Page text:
Long story short, Frankie ends up training Maggie. He gets her a title shot. Paul Haggis’s script doesn’t contain any real surprises, but avoids cliché by focusing on Frankie and Eddie’s relationship (which seems to be founded on semi-good-natured bickering) as much as on the developing kinship between Frankie and Maggie. It’s established early on that Frankie’s estranged from his daughter. Maggie, scorned by her ungrateful family, is without a father figure (her dad died). It’s to Eastwood’s credit as director that none of the thuddingly obvious parallels that Haggis draws – or his thuddingly obvious lurch into tragedy for the final act – swamp the film with mawkish sentiment. It’s as if Eastwood took the script outside and set about it with a carpet beater (or maybe a baseball bat) until every bit of schmaltz had been knocked out of it.

That’s what I love about Eastwood as a filmmaker: there’s no false sentiment. Nothing phoney. His films – particularly in the latter stages of his directorial career – are shot through with wisdom and hard-won insight. They are stamped with the mark of experience.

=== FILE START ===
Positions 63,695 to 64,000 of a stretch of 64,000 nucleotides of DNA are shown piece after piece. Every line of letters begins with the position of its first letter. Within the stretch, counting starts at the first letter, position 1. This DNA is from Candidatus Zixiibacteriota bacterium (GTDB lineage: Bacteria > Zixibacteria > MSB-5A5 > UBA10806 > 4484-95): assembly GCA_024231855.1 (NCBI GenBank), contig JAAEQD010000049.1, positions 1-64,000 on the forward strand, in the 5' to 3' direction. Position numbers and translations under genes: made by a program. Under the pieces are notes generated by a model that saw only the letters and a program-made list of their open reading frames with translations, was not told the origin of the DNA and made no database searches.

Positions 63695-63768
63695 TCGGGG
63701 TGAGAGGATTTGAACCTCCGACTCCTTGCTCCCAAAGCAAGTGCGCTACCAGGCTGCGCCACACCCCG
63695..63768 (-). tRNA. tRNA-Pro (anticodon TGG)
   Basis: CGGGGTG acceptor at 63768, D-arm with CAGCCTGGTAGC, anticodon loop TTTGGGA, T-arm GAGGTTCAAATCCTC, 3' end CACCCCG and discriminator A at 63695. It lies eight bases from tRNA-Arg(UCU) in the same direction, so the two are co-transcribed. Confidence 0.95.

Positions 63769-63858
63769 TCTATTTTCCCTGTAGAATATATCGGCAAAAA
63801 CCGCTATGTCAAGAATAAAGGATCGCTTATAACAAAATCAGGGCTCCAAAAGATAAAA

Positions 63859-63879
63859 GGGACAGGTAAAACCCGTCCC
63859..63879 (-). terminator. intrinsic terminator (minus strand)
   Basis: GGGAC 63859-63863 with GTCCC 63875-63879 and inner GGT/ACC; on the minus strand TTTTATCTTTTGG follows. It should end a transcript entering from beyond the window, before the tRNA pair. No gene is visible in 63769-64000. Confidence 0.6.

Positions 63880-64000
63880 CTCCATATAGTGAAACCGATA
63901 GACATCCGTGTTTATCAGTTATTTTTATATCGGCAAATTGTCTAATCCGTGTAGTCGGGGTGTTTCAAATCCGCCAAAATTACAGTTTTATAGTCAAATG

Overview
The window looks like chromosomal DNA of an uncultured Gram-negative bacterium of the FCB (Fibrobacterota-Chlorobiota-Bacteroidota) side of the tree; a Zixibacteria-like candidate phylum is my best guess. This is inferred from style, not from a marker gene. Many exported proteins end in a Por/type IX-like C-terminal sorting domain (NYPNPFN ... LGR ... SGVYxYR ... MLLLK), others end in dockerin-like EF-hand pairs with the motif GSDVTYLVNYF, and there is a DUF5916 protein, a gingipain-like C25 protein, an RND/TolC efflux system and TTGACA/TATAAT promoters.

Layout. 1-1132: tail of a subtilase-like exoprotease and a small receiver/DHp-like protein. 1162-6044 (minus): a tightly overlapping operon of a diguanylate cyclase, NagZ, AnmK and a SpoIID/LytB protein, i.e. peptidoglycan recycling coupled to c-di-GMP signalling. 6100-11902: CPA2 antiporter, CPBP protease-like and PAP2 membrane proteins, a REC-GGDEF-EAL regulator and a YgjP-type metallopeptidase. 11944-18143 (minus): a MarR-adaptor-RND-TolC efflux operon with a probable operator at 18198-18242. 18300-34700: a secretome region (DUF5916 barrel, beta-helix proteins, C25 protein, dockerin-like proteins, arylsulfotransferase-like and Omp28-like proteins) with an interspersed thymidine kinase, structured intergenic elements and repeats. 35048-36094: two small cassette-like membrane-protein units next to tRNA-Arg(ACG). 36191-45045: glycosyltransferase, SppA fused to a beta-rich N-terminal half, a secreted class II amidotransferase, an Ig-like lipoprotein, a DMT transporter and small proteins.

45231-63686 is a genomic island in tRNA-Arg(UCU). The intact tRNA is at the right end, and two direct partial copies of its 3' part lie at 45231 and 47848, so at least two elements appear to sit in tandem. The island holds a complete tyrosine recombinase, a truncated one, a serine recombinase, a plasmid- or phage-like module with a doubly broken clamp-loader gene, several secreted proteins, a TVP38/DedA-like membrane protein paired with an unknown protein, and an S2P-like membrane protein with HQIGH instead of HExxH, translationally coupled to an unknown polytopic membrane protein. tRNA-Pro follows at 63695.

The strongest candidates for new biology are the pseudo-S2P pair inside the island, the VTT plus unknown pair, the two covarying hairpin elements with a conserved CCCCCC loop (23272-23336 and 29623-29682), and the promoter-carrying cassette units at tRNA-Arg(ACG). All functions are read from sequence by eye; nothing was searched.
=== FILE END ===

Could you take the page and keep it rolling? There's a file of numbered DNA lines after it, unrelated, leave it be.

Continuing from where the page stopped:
‘Million Dollar Baby’ is a low-key and, by its final stretch, resolutely downbeat film. It is mostly a film of interiors: Frankie’s gym, Maggie’s dingy apartment, run-down diners, the backrooms of boxing halls, the boxing ring itself. Eastwood’s style is observational. The truest insights are in the smallest details. A ruefully amusing scene has Eddie, shoeless feet propped on the desk, earn Frankie’s disapprobation for having holes in his socks. Frankie offers him some cash up front to buy a new pair. Eddie pragmatically declines the offer: “I couldn’t swear it wouldn’t find its way to the track.” It’s a great moment: it tells you all you need to know about Eddie. Likewise, Frankie’s beat up old car and too-neat house tell you all you need to know about him.

Indeed, the only time the film slips into the obvious is the portrayal of Maggie’s family. Haggis’s script takes the easy option, painting them in one shade. But that’s the only quibble I have with ‘Million Dollar Baby’. For a film that won Eastwood Oscars for Best Picture and Best Director, a Best Actress gong for Hilary Swank and Best Supporting Actor for Morgan Freeman, it’s perhaps the least Oscar-baity film you’ll ever see.


Simon said...

Well, okay. I appreciated the plot 360, from inspirational sports drama to you know. Nice write-up/review.

Erich Kuersten said...

I like your thoroughness here, Neil, even though I can't ever like the film, and must disagree on Oscar baitishness. You've got everything here: death bed scenes, unexpressed deep emotional currents, hospitals, and it shows young people not listening to elder wisdom and suffering the consequences. The Academy loves that!!